Diagnosing Downstairs Floor Slopes

Three types of downstairs floor slopes

Inside corner downstairs floor slopes

If you walk diagonally into an inside corner in a house that is, say, 40-years old, it is common to find that it slopes perceptually downward as you walk into the corner. This sloping is easily explained. First, you have to keep in mind that you are experiencing what is called two-way bending. There is bending from front to rear and from side to side.

Second, the bending in each direction adds together in the diagonal direction.  

Third, in the standard model used in slab foundation design,  the slope due to expansive soil movement grows as you move toward the edge of the foundation. This is mathematically dictated by the model. The model is widely accepted by the engineering community.

Fourth, when there is a drought the supporting soil pulls away from the foundation causing it to bend downward in both directions. When the drought ends, the supporting soil will swell pushing the foundation back up, but it is unlikely to be able to push the slab back to its original position because it must overcome gravity. In other words, gravity pushes the slab corner downward but makes it more difficult for the soil to push the slab corner back up to where it started.      

Wavey downstairs floor slopes

This type of floor slope is not common until the house is at least 40-years old. It is caused by the normal settlement of the pad. As the soil settles it pulls away from the foundation leaving one to two-inch gaps between the supporting soil and the underside of the four-inch-thick slab. The result is that the four-inch thick slab sags between the stiffening beams. Thus, the perception of repeatedly going up and down.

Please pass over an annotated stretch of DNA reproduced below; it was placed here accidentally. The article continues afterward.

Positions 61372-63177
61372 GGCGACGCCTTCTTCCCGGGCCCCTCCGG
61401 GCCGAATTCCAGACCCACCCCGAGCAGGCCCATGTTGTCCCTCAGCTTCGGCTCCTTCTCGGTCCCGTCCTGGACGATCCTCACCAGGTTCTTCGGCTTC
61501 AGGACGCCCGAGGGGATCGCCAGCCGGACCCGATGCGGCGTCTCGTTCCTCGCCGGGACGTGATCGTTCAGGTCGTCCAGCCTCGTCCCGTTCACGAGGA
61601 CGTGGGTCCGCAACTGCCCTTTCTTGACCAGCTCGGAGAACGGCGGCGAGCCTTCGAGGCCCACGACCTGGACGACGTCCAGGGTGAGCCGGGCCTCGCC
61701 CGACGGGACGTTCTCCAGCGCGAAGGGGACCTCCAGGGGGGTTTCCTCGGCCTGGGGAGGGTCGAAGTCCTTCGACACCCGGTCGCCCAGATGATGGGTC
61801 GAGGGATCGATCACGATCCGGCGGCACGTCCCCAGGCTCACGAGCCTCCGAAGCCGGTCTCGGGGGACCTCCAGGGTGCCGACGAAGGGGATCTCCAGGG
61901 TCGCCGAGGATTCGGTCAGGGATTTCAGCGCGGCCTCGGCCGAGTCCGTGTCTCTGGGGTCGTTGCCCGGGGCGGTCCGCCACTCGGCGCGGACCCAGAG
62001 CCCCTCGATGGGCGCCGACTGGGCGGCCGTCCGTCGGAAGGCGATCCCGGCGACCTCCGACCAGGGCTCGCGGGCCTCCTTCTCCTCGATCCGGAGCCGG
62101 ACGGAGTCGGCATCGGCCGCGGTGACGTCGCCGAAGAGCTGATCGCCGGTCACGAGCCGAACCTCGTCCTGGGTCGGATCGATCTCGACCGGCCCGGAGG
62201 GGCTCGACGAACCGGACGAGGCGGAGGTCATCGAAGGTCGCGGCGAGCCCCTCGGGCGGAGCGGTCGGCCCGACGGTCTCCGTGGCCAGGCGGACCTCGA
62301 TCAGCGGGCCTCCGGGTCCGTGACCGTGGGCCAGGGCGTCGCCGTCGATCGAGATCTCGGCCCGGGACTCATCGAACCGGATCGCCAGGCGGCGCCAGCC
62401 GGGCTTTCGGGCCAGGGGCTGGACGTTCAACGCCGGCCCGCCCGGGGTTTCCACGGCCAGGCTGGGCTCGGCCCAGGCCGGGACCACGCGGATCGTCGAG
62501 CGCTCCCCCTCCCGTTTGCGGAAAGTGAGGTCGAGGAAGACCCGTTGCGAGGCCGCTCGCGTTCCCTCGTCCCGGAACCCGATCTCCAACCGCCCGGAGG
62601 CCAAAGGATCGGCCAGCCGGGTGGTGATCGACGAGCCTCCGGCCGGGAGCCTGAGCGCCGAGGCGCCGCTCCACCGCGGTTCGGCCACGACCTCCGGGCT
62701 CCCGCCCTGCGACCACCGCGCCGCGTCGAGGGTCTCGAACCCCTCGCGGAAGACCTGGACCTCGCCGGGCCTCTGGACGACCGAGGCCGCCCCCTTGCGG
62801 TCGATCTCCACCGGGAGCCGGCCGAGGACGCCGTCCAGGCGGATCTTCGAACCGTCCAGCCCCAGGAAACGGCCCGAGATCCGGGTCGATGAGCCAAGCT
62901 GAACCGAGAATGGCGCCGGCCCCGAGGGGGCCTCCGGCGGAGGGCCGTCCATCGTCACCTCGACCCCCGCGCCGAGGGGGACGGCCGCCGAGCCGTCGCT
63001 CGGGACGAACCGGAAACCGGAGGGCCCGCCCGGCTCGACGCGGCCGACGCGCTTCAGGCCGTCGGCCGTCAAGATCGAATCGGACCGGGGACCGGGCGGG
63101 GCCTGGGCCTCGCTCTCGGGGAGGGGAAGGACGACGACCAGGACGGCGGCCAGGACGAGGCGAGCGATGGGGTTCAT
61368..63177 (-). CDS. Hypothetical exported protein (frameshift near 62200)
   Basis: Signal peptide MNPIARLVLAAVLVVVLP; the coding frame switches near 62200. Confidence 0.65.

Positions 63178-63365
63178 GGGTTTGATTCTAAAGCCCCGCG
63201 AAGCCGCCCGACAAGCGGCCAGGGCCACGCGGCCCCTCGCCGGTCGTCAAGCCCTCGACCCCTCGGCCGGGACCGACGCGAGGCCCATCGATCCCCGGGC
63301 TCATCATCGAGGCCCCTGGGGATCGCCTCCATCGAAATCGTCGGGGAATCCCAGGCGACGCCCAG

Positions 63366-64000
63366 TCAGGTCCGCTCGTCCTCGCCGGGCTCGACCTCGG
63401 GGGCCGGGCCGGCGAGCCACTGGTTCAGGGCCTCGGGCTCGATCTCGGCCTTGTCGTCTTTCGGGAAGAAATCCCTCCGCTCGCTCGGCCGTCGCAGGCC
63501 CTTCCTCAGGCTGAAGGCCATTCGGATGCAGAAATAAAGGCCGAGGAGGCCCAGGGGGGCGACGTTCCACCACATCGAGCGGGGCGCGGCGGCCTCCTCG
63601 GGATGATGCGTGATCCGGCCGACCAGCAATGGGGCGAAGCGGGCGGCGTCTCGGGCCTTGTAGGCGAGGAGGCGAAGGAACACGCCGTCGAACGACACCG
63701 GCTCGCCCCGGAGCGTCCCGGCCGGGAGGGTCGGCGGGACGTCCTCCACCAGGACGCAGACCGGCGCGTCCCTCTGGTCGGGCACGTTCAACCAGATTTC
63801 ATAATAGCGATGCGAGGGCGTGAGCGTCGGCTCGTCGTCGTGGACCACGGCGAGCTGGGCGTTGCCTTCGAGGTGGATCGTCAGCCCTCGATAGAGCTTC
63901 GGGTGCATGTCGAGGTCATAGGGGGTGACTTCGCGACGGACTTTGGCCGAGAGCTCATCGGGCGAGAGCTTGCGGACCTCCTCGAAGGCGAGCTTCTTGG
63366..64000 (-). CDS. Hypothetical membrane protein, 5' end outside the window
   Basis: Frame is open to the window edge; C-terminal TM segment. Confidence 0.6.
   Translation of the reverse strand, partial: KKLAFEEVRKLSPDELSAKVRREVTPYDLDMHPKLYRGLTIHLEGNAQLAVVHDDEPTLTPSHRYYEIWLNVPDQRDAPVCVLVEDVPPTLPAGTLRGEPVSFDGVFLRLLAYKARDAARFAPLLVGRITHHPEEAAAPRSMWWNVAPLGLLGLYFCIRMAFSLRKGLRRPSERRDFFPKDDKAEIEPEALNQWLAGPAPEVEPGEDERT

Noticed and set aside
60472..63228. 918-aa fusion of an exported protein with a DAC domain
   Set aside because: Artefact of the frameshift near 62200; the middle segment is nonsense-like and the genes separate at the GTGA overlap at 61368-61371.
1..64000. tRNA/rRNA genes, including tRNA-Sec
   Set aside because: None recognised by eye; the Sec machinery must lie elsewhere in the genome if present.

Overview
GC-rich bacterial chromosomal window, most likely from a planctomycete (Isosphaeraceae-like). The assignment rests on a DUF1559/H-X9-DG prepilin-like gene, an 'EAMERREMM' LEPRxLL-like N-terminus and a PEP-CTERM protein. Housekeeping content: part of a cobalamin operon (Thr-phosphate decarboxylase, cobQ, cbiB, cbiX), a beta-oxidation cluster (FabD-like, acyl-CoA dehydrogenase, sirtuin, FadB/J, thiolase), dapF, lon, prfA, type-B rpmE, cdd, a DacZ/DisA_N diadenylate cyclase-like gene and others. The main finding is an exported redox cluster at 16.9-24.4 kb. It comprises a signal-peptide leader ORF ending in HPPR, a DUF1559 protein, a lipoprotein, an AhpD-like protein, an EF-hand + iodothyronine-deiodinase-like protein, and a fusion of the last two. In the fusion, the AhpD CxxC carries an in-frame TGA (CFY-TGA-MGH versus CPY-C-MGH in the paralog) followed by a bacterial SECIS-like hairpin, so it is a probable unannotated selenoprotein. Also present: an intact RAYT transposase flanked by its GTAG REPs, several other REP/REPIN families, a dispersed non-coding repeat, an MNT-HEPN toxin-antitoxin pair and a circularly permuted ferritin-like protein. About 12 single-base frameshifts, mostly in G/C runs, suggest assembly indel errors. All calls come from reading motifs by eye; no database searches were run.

This sloping is expected and is a consequence of the design method which treats the areas between the stiffening beams as plain concrete.    

Downstairs floor slopes due to tilt

When you take measurements on the surface of a slab-on-ground foundation, it is common that the measurements show a difference in elevation, sometimes a large difference.

Consider a case where the side to side profile is 60-feet long. The elevations are 0, -1.5 and -3-inches. The calculated deflection is 0-inches for a deflection ratio of 0/360. The tilt is 3-inches over 60-feet or .4%. In this example, we see zero deflection and tilt that is less than half of the smallest allowable tilt I can find in the literature. Yet, the slab surface is out of level by 3-inches. 


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